Mr Shubeilat was arrested on 31 August and is held in Swaqa Prison. According to reports, he is accused specifically of knowing about the organization and of lending his car to people who used it to transport weapons. His reaction to the accusations is not yet known.

Amnesty International has asked Prime Minister Sharif Zeid Ben Shaker on 2 September for details of the exact charges, if any have been brought against the detainees, and the current legal position of the detainees. It is concerned that if they are tried by the State Security Court their trial would be unfair, as no right of appeal to a higher tribunal is available against verdicts of this court.

In November 1991 the State Security Court convicted people on similar charges and passed death sentences against six detained defendants. King Hussein bin Talal later commuted these death sentences.

Weekly Update NWS 11/35/92

3. EUR 23/WU 01/92 EXTERNAL

3 September 1992


Amnesty International wrote on Friday 28 August to the authorities in Mecklenburg-West Pomerania (Mecklenburg-Vorpommern) regarding the attacks that took place during the week on a hostel for asylum-seekers in Rostock-Lichtenhagen.

The organization had received reports that the police who had been defending the hostel withdrew their forces in the early hours of the morning of Tuesday, 25 August, the third night of the riots. During their approximately 90-minute absence, rioters set fire to the hostel and to neighbouring buildings, one of which housed over 100 Vietnamese asylum-seekers. Although approximately 200 asylum-seekers had been removed from the hostel, the Vietnamese refugees were still in a house next to the hostel at the time of the arson attacks and were in serious physical danger. In some reports of the incident it was alleged that police officers who were still within the vicinity of the hostel were aware of the situation and failed to act quickly.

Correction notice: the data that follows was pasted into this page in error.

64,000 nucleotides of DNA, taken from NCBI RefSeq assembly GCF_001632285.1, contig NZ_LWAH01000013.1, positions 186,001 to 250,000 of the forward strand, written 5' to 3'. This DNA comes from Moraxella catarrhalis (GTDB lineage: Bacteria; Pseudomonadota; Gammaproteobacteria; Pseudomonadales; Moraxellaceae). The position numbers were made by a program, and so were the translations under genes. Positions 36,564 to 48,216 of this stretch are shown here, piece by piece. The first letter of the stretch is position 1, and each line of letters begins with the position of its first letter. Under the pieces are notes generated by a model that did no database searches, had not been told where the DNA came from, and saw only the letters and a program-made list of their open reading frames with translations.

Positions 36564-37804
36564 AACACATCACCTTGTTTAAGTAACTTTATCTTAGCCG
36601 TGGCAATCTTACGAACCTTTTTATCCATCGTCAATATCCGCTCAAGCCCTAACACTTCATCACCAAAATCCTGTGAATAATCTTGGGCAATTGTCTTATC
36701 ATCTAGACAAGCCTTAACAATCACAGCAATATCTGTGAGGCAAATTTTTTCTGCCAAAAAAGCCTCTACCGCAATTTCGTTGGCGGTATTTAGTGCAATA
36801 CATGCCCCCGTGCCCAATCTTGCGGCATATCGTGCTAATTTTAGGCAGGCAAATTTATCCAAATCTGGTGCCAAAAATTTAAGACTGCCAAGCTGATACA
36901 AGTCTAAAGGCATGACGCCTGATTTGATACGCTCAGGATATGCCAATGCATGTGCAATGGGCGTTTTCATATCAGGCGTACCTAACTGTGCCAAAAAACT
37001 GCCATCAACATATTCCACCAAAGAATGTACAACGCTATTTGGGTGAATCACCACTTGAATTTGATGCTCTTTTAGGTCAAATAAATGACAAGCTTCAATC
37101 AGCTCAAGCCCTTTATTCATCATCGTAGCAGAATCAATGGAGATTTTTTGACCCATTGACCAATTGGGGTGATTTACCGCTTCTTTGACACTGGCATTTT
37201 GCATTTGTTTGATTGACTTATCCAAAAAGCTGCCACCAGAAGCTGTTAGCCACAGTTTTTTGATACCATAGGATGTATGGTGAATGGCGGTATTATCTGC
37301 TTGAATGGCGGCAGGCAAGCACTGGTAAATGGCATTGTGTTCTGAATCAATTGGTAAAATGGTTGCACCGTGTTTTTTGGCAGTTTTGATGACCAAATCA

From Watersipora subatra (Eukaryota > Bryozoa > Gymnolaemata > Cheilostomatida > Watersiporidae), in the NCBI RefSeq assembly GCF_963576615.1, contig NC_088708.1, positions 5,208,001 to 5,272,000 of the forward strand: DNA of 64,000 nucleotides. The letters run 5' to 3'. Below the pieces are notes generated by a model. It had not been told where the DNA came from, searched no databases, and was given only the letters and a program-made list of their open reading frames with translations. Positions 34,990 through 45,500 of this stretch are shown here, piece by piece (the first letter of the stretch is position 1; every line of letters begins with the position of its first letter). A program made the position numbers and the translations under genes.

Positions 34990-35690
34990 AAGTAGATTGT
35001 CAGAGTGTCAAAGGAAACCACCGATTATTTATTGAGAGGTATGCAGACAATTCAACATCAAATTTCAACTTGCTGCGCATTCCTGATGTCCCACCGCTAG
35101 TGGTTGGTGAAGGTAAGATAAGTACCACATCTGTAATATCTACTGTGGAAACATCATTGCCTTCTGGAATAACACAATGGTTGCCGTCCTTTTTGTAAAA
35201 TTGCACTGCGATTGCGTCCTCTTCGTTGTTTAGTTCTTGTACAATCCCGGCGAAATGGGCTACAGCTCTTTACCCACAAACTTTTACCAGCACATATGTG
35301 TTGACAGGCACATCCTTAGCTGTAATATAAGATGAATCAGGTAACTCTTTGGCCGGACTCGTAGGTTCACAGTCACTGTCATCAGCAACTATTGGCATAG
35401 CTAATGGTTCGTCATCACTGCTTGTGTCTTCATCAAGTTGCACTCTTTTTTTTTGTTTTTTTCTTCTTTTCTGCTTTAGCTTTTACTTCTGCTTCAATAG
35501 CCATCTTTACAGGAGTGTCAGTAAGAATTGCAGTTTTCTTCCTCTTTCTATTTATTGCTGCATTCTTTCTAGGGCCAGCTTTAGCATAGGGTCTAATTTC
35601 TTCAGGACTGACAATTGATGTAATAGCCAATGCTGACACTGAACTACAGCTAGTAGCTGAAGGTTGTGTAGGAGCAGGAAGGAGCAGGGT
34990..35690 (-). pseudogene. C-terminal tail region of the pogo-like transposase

Amnesty International has asked to be informed whether any investigation has been ordered into the allegations that have been made concerning the actions of the police on the night in question. The organization has urged that the results of any such investigation be made available to the public.

Weekly Update NWS 11/35/92

4. AFR 59/WU 02/92 EXTERNAL

3 September 1992


The following weekly update provides the latest information about prisoner releases in Uganda, for press officers to use at the time of the campaign launch. The releases are referred to in general terms in the news release -- the following is further information for interviews. PLEASE NOTE THAT THIS INFORMATION IS ALSO EMBARGOED FOR 0001 GMT 9 SEPTEMBER 1992